Customizing Redis pubsub for message persistence

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Redis comes packed with a simple yet powerful PubSub API.  It provides low latency and scales well.  A message published on a channel is received by subscriber(s) at the other end.  However, if no active subscriber is found the message is simply lost.  This drawback puts Redis out of the probables list for several use cases where message persistence of unprocessed published messages is desired.  It’s also probably a reason why several open source projects that support Redis as a broker are based upon it’s list push / pop API.  In this post I will demonstrate how to modify Redis PubSub API to support message persistence, opening possibilities for several interesting use cases.

Last Published Message

Ability to fetch the last published message on a particular channel without subscribing to the channel opens doors for several interesting use cases.  src/pubsub.c:publishCommand is where Redis handles publish command.  Let’s add a line of code to persist the most recently published message on a channel:

void publishCommand(redisClient *c) {
    ....

    /* Persist last published message in channel specific key */
    setKey(c->db, c->argv[1], c->argv[2]);

    addReplyLongLong(....);
}

Above, we added a call to src/db.c:setKey function that sets the value of key c->argv[1] (channel name) to c->argv[2] (published message).

Run make from the project root directory and start ./src/redis-server. Now we can do something like:

127.0.0.1:6379> publish channel1 c1m1
(integer) 0
127.0.0.1:6379> get channel1
"c1m1"
127.0.0.1:6379> publish channel1 c1m2
(integer) 0
127.0.0.1:6379> get channel1
"c1m2"

Voila. We published a message with no subscriber. However, an incoming user can still be served with the last published message on the channel by fetching the value of key channel1 without explicitly subscribing to the channel.

Let’s take this idea one step ahead. XMPP Publish-Subscribe (XEP-0060) defines a specification for receiving the last published item. It says,

When a subscription request is successfully processed, the service MAY send the last published item to the new subscriber.

Let’s add this idea to Redis PubSub mechanism. src/pubsub.c:subscribeCommand function is where Redis processes channel subscription requests. Add the following lines of code at the end of this function.

void subscribeCommand(redisClient *c) {
    ....

    /* Send last received message on the subscribed channel(s) */
    robj *o;
    for (j = 1; j < c->argc; j++) {
    	o = lookupKeyRead(c->db, c->argv[j]);
    	if(o != NULL) {
		addReply(c,shared.mbulkhdr[3]);
		addReply(c,shared.messagebulk);
		addReplyBulk(c,c->argv[j]);
		addReplyBulk(c,o);
    	}
    }
}

Here, post subscription, we fetch and send the last published message for all channels that the client just subscribed to. make and restart ./src/redis-server. Now on a new ./src/redis-cli terminal subscribe to channel1:

127.0.0.1:6379> subscribe channel1
Reading messages... (press Ctrl-C to quit)
1) "subscribe"
2) "channel1"
3) (integer) 1
1) "message"
2) "channel1"
3) "c1m2"

Voila! Now Redis server will send the last published message upon subscription. But what about PSUBSCRIBE use case?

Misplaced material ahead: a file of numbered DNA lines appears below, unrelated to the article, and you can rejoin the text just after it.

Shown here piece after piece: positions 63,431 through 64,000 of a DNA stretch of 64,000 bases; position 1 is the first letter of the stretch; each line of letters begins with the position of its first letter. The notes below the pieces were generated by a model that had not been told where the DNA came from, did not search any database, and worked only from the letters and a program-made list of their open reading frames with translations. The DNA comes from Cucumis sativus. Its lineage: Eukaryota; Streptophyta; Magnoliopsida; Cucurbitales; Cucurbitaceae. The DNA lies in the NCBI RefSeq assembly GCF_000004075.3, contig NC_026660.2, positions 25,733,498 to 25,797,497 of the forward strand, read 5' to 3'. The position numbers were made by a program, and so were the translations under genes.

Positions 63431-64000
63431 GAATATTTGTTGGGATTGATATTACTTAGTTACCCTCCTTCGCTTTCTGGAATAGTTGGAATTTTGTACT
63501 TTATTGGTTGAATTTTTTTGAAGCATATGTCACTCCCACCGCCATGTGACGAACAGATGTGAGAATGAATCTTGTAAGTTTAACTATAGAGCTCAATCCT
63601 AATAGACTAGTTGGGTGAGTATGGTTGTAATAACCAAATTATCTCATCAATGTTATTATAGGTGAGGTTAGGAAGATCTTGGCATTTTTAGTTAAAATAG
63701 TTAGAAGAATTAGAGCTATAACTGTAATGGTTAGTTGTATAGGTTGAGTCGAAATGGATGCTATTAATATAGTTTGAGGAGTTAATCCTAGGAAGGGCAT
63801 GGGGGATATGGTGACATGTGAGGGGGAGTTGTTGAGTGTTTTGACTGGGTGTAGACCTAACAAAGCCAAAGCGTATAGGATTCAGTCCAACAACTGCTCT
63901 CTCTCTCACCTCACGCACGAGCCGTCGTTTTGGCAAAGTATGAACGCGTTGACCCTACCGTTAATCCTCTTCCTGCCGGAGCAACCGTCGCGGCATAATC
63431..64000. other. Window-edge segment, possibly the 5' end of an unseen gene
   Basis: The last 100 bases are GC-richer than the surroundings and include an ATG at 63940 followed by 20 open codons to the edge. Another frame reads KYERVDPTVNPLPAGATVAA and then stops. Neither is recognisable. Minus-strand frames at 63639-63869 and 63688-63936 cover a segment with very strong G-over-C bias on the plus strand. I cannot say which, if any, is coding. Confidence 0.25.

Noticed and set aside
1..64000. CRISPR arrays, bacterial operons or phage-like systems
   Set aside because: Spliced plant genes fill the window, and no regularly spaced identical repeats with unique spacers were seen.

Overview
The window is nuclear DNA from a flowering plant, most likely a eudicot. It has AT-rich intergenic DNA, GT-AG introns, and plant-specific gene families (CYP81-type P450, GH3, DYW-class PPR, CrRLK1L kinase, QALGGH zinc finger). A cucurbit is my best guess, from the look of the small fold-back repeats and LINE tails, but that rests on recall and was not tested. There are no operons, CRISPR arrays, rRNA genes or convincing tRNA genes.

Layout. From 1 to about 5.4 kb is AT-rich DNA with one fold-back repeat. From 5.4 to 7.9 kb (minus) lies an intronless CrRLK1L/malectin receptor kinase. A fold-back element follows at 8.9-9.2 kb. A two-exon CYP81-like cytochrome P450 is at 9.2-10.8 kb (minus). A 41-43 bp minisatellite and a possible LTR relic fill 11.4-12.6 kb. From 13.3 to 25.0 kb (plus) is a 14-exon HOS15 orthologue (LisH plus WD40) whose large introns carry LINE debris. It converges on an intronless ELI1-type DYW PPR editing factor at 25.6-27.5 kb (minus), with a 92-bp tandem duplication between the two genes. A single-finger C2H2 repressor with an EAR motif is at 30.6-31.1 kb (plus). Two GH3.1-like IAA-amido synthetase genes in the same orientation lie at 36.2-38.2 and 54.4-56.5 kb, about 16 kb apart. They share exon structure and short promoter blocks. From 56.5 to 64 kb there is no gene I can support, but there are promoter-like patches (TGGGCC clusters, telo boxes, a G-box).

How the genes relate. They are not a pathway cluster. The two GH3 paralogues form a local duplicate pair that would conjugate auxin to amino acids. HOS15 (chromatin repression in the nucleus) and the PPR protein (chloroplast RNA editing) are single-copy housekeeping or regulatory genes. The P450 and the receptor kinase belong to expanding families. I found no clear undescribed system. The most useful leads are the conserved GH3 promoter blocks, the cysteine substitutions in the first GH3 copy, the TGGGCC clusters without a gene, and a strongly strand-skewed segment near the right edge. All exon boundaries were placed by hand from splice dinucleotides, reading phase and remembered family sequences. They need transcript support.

src/pubsub.c:psubscribeCommand handles pattern based channel subscription logic. Add following lines of code at the end of this function:

void psubscribeCommand(redisClient *c) {
    ....

    /* Send last received message on the channel(s) matching subscribed patterns */
    for (j = 1; j < c->argc; j++) {
    	robj *pat = c->argv[j];
    	dictIterator *di = dictGetIterator(server.pubsub_channels);
    	dictEntry *de;
    	while((de = dictNext(di)) != NULL) {
		robj *cobj = dictGetKey(de);
		sds channel = cobj->ptr;
		if (stringmatchlen((char*)pat->ptr,
				sdslen(pat->ptr),
				(char*)channel,
				sdslen(channel), 0)) {
			robj *o = lookupKeyRead(c->db, cobj);
			if(o != NULL) {
	                addReply(c,shared.mbulkhdr[4]);
	                addReply(c,shared.pmessagebulk);
	                addReplyBulk(c,pat);
	                addReplyBulk(c,cobj);
	                addReplyBulk(c,o);
			}
		}
	}
	dictReleaseIterator(di);
    }
}

Above, for every subscribed pattern, we iterate over active server.pubsub_channels and check if the active channel matches the subscription pattern. On match we fetch and send the last published message on the channel to the client.

With previous redis-cli subscribe terminal running, open a new terminal and try:

127.0.0.1:6379> psubscribe channel*
Reading messages... (press Ctrl-C to quit)
1) "psubscribe"
2) "channel*"
3) (integer) 1
1) "pmessage"
2) "channel*"
3) "channel1"
4) "c1m2"

Next

You can checkout my Redis fork and commits under pubsub-persistence branch. Enhancements described above can also be found on this github commit.

Currently it is unclear what Antirez (Sanfilippo Salvatore) plans to do further with PubSub in Redis. It stands on a solid base and recent efforts are rightly put behind Redis cluster. However, I see some interesting enhancements that can be made to Redis PubSub mainline. In the next post I will take the current idea one step ahead and add persistence support for all or only unprocessed published messages in a Redis list (possibly with a cap or expiration on persisted messages).